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infringe

[in-frinj] /ɪnˈfrɪndʒ/
verb (used with object), infringed, infringing.
1.
to commit a breach or infraction of; violate or transgress:
to infringe a copyright; to infringe a rule.
verb (used without object), infringed, infringing.
2.
to encroach or trespass (usually followed by on or upon):
Don't infringe on his privacy.
Origin of infringe
1525-1535
1525-35; < Latin infringere to break, weaken, equivalent to in- in-2 + -fringere, combining form of frangere to break
Related forms
infringer, noun
uninfringed, adjective
Can be confused
infringe, impinge.
Synonyms
1. break, disobey. 2. poach. See trespass.
Dictionary.com Unabridged
Based on the Random House Dictionary, © Random House, Inc. 2016.
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Examples from the Web for uninfringed
Historical Examples
  • Friendship did not bar independence, absolute and uninfringed.

    Double Harness Anthony Hope
British Dictionary definitions for uninfringed

infringe

/ɪnˈfrɪndʒ/
verb
1.
(transitive) to violate or break (a law, an agreement, etc)
2.
(intransitive; foll by on or upon) to encroach or trespass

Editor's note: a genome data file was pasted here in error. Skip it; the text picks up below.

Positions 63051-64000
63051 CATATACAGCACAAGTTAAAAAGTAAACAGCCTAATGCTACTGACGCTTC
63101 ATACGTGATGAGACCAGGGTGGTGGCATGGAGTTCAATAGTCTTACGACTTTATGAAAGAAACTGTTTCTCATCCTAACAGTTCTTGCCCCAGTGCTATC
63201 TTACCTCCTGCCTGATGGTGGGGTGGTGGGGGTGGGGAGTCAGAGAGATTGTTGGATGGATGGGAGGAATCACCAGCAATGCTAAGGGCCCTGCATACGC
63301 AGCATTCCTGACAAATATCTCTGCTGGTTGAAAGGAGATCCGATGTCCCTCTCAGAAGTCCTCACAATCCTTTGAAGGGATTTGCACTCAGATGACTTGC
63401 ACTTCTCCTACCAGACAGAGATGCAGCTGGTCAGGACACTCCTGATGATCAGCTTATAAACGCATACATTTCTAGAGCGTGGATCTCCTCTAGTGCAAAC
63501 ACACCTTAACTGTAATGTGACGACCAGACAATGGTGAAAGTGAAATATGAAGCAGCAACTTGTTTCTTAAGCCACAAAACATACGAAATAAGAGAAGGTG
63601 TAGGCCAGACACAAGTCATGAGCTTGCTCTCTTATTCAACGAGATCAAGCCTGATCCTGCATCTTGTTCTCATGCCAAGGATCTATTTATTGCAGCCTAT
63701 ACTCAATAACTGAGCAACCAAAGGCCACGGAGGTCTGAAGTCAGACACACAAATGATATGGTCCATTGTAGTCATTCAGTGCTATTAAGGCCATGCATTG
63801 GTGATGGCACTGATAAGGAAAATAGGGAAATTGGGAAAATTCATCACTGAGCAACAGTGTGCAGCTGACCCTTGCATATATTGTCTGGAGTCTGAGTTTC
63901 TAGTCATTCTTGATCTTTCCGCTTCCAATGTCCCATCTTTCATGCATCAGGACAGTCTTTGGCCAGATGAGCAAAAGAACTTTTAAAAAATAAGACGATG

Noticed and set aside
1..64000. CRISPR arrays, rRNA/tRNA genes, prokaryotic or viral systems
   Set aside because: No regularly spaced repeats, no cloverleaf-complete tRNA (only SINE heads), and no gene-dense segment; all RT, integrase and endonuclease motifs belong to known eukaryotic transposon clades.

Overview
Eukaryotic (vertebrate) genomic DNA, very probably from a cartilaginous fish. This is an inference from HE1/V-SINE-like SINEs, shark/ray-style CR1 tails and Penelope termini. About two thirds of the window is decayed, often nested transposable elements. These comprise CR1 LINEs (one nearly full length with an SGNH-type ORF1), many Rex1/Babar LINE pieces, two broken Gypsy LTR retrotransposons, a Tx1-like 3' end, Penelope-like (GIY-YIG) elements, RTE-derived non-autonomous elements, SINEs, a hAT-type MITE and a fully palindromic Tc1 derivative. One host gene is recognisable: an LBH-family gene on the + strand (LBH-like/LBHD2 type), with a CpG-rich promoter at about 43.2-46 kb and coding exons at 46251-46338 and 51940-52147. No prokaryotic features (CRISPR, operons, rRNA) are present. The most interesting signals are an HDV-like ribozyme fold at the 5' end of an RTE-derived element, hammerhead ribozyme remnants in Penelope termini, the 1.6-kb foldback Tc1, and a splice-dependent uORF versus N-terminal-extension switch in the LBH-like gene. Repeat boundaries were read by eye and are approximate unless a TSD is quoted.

Derived Forms
infringement, noun
infringer, noun
Word Origin
C16: from Latin infringere to break off, from frangere to break
Collins English Dictionary - Complete & Unabridged 2012 Digital Edition
© William Collins Sons & Co. Ltd. 1979, 1986 © HarperCollins
Publishers 1998, 2000, 2003, 2005, 2006, 2007, 2009, 2012
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Word Origin and History for uninfringed

infringe

v.

mid-15c., enfrangen, "to violate," from Latin infringere "to damage, break off, break, bruise," from in- "in" (see in- (2)) + frangere "to break" (see fraction). Meaning of "encroach" first recorded c.1760. Related: Infringed; infringing.

Online Etymology Dictionary, © 2010 Douglas Harper
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